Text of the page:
The Changing Spatial Location of Low-Wage Work and Workers in California: Implications for Transit Ridership

Research Lead: Evelyn Blumenberg

University: UCLA

Problem Statement: In many U.S. metropolitan areas, housing costs have skyrocketed in recent years relative to average incomes. This pattern is certainly the case in California, where more than half (52%) of renters are cost burdened—defined as having housing costs of more than 30% of household income—compared to 46% of U.S. renters. A worsening shortage of affordable housing may push households away from job-rich cities and expensive neighborhoods into outlying areas, where housing is cheaper but jobs are more distant. Median commute distances in California have in fact lengthened in recent years, growing from 12.5 miles in 2002 to 14.2 miles in 2015. Among other consequences, pre-pandemic transit ridership in some areas of the state fell in part because transit is less competitive for these lengthening trips. Jobs-housing balance—measured as the number of jobs relative to the number of workers in an area—may influence residential location. Therefore, improvements in the proximity of workers to jobs can contribute to shorter commutes, less vehicle travel and, potentially, greater use of modes other than driving.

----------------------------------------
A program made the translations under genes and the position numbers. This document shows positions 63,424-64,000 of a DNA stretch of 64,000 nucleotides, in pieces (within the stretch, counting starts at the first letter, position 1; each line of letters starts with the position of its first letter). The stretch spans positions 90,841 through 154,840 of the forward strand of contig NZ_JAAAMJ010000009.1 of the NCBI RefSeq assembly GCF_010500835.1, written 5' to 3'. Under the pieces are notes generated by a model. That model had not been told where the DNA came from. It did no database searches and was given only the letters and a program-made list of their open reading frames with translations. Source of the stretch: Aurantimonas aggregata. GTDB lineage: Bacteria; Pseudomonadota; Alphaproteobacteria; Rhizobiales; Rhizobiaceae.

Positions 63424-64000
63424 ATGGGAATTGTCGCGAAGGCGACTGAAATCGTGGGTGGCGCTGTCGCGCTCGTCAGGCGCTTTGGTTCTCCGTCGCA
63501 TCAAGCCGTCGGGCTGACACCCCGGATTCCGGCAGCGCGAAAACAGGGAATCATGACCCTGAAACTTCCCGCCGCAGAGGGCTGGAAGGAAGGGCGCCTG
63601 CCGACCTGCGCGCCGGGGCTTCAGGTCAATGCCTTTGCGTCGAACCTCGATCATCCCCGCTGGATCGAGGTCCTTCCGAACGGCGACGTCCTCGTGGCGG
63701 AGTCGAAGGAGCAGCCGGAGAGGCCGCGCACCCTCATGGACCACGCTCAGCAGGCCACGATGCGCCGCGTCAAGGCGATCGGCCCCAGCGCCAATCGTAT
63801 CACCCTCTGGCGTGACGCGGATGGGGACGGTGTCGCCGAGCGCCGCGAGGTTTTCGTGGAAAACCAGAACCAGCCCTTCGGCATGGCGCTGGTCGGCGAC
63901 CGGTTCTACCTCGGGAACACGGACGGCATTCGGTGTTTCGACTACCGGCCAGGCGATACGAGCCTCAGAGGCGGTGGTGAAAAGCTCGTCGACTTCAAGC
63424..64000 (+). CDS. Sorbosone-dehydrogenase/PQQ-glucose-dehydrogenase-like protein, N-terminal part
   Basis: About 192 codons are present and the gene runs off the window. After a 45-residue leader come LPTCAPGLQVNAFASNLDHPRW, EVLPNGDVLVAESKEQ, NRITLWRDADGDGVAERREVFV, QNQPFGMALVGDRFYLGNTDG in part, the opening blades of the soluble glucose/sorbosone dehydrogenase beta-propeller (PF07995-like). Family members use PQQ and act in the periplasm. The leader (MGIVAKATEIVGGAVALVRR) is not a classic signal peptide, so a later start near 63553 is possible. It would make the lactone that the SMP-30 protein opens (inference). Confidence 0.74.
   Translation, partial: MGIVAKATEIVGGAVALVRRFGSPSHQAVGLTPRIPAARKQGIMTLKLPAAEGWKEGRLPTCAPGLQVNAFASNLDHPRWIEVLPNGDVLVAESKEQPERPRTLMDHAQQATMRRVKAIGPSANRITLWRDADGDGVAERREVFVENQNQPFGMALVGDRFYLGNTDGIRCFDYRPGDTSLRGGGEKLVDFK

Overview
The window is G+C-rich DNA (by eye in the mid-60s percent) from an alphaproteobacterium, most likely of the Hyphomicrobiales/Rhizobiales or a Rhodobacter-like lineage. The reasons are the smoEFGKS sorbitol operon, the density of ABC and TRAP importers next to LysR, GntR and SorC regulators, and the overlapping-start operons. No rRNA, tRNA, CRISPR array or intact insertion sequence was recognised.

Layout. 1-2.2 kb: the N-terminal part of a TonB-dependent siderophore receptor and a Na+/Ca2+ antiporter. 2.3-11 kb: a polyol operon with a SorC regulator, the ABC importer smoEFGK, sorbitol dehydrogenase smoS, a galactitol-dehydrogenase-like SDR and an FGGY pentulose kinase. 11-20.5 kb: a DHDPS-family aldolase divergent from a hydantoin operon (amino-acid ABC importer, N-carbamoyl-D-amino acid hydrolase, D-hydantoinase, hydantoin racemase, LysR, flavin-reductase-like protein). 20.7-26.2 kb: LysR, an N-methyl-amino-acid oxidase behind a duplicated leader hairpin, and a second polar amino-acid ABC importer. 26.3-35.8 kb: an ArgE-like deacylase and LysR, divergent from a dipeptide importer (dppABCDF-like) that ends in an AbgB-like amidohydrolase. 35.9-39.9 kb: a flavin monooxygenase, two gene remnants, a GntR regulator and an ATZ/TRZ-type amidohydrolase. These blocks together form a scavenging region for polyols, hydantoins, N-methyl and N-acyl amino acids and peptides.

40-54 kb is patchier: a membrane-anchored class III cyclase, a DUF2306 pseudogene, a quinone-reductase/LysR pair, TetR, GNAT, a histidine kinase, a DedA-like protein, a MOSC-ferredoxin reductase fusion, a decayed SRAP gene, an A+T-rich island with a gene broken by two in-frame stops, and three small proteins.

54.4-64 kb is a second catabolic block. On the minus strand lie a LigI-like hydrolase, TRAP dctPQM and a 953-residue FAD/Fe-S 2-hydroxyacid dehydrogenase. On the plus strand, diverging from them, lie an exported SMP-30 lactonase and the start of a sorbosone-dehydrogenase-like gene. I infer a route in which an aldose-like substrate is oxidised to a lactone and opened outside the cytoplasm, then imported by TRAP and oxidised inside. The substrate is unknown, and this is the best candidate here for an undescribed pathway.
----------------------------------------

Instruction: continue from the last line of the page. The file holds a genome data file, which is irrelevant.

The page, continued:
Project Description: The research team used data from the Longitudinal Employer-Household Dynamics Origin-Destination Employment Statistics to examine whether California cities have become more or less “self-contained” over time with respect to the location of employed residents relative to their jobs. The analysis specifically focuses on the role of housing costs and supply in explaining this trend.

Status: Completed

Budget: $60,000

Project Partner(s): Metropolitan Transportation Commission

Policy Brief(s):
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